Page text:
Ivorians in the country's troubled western regions continue to call for peace as the country waits for results in its long-delayed presidential election.
After five years of repeated delays, voters in Ivory Coast went to the polls Sunday for a presidential election meant to reunite the country after a 2002-2003 civil war split it between a government-held south and a rebel-held north.
As votes are being counted, Ivorians are keeping a close eye on the country's volatile western regions where there are concerns that disputes over results could reignite violence.
Even before official campaigning began in October, Ivorian non-profits, like the Coalition for Peace and Development in Ivory Coast, were active in the west, encouraging residents to vote, and to do so in peace.
Coalition leader in the regional capital of Daloa, Terese Seri-Kanon, said their message is simple, without peace, the region cannot rebuild. She said no matter who is the next president, everyone must remember that it is Ivory Coast that wins in this election. To have peace, she says, the results must be accepted.
She said they launched their message on community radio stations and outside the region's churches and mosques.
In Daloa, the coalition met with small local women's groups like the Neighbor's Association.
Group member, Elise Dogba, said markets are empty because farmers are too scared to transport produce. She said their children have degrees, but no jobs. She said they do not bother to go to the hospital because they cannot afford medicine. She said they need security and a successful election to repair damage caused by the crisis.
It is often youth who go out into the streets to protest, and Dogba said, thanks to training from the coalition, women of her group are urging their children to stay calm as votes are counted.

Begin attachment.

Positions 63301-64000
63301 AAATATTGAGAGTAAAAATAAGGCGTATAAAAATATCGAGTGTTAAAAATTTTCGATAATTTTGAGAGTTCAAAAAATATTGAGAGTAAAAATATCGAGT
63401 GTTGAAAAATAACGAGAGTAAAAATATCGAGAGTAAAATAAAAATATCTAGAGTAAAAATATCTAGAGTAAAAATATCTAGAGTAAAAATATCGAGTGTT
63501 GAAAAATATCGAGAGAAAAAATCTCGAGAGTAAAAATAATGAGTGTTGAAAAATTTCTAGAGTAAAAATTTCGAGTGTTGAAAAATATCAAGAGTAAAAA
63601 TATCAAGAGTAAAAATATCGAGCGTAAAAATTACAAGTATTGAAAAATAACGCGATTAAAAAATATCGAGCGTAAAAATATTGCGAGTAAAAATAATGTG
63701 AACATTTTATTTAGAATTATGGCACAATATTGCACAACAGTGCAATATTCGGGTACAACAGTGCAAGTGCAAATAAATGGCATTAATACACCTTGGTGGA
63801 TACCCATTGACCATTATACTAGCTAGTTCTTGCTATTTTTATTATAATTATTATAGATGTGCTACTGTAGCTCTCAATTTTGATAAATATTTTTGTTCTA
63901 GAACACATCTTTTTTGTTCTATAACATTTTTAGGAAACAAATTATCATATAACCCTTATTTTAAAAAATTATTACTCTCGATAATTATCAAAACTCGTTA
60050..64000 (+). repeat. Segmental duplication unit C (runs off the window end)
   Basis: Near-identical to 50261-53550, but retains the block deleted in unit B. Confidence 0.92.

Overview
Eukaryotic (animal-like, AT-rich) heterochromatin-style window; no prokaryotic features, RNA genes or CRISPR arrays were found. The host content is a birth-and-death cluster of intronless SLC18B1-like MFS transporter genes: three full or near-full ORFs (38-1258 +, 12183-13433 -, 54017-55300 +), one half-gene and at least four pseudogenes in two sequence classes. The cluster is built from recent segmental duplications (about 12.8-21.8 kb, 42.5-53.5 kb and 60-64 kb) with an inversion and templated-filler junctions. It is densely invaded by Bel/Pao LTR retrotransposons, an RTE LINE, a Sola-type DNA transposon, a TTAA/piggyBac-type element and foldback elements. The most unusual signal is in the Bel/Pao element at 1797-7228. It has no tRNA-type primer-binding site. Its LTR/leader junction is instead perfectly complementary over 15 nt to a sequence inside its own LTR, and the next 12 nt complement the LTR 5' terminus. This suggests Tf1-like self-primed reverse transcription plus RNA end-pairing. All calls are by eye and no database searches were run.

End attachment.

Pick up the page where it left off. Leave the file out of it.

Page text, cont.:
In this election outreach, the coalition, and other local non-profits, were supported by the U.N. Operation in Ivory Coast.
From its regional headquarters in Daloa, the U.N. Operation has worked to promote peace and reconciliation throughout the country's troubled western region since 2007.
The operation's public information head, Malick Faye, said Sunday's election was encouraging, but challenges remain. Faye said there is insecurity, especially in the region of Moyen Cavally. He says there are problems of sexual violence against women. He said the United Nations works with traditional chiefs to resolve inter-community conflicts, which he said are a central problem in the West and are often related to land ownership.
The country's 14 presidential hopefuls have also called for peace and patience from supporters, as votes are tallied.
Serge Kouame Oi Kouame is youth leader in Daloa for the party of main opposition candidate, Henri Konan Bedie. He said youth are growing impatient, but he hopes everyone, especially young people, will stay calm and accept provisional results. He said he hopes politicians will not tell youth to take to the streets in protest.
The country's electoral commission has until Wednesday to announce provisional results.